“We want students to see that this is their life and these are their decisions and they’re going to be the ones who have to live with them. We want them to be happy and feel fulfilled,” said Greenberg. And though I make no claims about the sincerity of every college career center employee across the country, most of the people that staff career centers must have a real passion for what they do and genuinely care about helping students find their paths; they certainly don’t do it for the glory.
What they do for us college students is undoubtedly admirable and surely under-appreciated. So thank you, college career center counselors and staffers. You keep us sane; you keep us grounded. We’d be lost without you.
How to find your career goals—then achieve them.
Written by Alexandria Sese, English, freshman, University of Illinois
The first step toward your life goals is knowing yourself. Camille Helkowski, M.Ed., Associate Director of Loyola University, Chicago Career Development Center, said that one of the most common mistakes college students make when planning for long term goals is that they don’t know themselves well enough to make a decision they will be happy with in the long run.
This is why college career centers, like the one at Loyola University, encourages students to speak with a counselor or take the workshops they offer to help students understand themselves better. In doing so, they are able to devise a plan that will truly work for them. Helkowski said, “Keep talking, keep exposing yourself to new things. Let yourself be an explorer.” You never know how your experiences might shape the best plan for you.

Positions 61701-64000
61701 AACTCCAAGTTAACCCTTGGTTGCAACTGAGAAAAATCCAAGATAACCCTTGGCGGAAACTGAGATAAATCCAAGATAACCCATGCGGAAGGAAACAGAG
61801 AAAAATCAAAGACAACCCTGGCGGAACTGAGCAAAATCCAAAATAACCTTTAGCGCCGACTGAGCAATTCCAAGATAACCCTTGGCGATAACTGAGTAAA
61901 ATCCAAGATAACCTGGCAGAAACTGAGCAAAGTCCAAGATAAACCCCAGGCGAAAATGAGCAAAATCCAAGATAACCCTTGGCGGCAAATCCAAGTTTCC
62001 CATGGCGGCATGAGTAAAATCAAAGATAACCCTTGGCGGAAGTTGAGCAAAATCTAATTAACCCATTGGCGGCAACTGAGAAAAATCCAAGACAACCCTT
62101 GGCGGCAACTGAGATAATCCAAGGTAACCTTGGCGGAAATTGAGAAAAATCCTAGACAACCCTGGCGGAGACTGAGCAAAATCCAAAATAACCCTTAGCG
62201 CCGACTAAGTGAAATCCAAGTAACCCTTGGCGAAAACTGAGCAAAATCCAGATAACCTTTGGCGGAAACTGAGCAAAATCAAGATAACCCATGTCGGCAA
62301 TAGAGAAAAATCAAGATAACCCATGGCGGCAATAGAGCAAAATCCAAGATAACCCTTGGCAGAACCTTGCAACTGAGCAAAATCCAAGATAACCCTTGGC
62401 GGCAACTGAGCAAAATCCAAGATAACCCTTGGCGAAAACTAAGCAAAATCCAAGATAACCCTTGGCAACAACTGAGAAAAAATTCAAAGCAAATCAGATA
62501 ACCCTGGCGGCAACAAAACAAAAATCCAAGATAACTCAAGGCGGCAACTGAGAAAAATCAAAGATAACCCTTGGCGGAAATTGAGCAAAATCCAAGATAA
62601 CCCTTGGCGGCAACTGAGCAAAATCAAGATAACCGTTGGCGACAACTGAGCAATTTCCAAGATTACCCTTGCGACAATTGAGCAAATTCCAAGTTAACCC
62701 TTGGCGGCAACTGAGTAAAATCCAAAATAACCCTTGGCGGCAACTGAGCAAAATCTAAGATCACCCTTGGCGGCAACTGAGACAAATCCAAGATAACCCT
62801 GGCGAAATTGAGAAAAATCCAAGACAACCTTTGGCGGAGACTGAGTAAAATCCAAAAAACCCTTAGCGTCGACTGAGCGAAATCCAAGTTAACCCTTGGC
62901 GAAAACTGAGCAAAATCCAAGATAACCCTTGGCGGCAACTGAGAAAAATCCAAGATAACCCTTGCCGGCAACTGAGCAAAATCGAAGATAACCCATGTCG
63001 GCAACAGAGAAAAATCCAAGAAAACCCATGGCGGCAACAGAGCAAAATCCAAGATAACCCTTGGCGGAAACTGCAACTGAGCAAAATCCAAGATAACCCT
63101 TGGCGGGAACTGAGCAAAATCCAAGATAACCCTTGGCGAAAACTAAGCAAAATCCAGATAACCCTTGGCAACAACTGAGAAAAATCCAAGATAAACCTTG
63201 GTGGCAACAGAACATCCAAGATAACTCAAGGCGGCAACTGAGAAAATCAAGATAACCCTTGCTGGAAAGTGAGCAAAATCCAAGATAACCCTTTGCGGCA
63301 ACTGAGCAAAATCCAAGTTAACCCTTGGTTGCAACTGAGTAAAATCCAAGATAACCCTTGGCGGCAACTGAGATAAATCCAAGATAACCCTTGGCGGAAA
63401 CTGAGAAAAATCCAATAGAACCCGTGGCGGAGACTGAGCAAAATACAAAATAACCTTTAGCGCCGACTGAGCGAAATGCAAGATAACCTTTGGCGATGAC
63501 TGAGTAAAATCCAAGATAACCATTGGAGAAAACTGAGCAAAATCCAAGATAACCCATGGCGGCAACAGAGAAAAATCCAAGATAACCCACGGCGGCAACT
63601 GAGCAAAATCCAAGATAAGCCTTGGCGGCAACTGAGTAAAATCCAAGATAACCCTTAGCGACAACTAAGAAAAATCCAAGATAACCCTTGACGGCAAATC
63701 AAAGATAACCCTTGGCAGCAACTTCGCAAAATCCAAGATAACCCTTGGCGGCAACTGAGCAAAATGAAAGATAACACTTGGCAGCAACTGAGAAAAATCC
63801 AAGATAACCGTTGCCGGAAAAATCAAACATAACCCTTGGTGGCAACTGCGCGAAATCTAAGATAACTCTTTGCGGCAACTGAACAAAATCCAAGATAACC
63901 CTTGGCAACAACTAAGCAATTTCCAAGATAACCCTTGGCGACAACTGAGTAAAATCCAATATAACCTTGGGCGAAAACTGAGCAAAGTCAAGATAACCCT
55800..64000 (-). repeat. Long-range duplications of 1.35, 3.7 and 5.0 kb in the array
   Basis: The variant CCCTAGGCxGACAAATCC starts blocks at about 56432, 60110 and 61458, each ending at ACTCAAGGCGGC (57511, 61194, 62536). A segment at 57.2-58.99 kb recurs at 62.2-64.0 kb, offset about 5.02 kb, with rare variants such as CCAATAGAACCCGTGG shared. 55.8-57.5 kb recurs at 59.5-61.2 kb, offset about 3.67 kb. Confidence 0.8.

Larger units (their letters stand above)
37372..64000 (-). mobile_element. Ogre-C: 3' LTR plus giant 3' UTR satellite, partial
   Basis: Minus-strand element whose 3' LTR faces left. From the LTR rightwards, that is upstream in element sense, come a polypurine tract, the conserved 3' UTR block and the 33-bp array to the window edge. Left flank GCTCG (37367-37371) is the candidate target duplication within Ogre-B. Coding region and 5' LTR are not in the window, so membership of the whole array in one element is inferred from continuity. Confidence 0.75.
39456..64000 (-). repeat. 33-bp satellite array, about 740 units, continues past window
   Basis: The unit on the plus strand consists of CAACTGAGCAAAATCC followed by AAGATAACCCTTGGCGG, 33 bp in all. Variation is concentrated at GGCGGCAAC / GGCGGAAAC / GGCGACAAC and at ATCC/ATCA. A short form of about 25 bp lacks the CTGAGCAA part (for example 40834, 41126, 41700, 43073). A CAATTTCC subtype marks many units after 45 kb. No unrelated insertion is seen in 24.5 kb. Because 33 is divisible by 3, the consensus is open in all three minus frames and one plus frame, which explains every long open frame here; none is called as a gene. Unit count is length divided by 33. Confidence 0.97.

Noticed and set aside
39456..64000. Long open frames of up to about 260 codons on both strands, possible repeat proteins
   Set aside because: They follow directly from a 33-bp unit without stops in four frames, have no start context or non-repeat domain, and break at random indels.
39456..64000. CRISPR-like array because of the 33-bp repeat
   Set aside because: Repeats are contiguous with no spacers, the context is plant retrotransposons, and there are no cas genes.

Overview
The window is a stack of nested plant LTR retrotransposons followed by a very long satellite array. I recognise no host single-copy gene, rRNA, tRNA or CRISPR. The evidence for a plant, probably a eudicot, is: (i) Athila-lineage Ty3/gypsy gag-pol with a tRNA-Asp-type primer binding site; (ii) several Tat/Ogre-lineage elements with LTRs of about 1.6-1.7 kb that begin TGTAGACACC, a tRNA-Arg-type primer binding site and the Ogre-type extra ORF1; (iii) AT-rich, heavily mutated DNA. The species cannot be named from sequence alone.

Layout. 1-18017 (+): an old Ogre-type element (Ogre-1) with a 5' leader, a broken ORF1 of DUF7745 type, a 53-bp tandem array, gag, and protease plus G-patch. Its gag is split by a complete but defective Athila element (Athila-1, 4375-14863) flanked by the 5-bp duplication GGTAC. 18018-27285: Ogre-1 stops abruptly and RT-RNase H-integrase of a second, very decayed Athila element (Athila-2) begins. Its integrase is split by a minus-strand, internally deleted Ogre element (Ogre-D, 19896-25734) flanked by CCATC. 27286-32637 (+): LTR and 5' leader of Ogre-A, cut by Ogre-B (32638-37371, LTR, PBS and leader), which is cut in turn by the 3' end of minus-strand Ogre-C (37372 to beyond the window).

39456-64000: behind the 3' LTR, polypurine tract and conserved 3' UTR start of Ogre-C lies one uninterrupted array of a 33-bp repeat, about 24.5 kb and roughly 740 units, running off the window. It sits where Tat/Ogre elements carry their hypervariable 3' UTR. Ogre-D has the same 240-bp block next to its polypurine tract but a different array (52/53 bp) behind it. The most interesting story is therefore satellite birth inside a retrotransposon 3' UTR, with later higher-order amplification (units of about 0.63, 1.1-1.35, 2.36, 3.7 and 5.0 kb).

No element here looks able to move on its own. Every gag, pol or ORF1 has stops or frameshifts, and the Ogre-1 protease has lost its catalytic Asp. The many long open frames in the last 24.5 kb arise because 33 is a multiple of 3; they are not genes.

Once you know yourself and you have a clear idea of what you want to achieve, there are tools you can employ to help you realize your goals. One of these is a website called MyPlan.com. MyPlan is a useful source that students can take advantage of when researching their options. It is an up to date database of essential career and college information designed to help a college student, “explore options and bring clarity and insight into figuring out what’s right for you.”
What makes MyPlan so unique is that the information available to students is provided by a community of professionals from different industries. This allows students to have access to a diversity of insights, opinions and advice that will help them figure out what is best for them without having to make the same mistakes others have already learned from.
For short-term goals, there are always budget-friendly wall calendars and weekly planners. These are perfect for managing your week so you are never overloaded with activities or idle for days. Mapping out your week is a tangible way of preparing for tasks such as writing a term paper or studying for midterms.
In addition to this, technology has been catching up with the students’ need to master time management. Mobile devices such as the iPhone or Blackberry can also act as organizers. They’re efficient for planning out your day so you are sure to be on top of everything, hour by hour, with the use of various applications. “They can break, though,” said Justin Boulden from the University of Illinois at Chicago. “And they’re expensive, too.”
Planning out your college career is not as daunting as it seems. The tools available nowadays not only allow students to devise a more efficient and well-informed plan for post-graduate goals, but they also make it a lot easier to stay with those plans.
Keep in mind though that it is more than planning to achieve your goal. “Career choices need more than information,” said Helkowski. It also takes experience and wisdom to really get what you want in life. But achieving your ultimate goal is not everything. Always keep in mind that the journey matters just as much as your destination.
*Updated September 21, 2015 by Alexandria Sese to include “Achieving Your Goals.”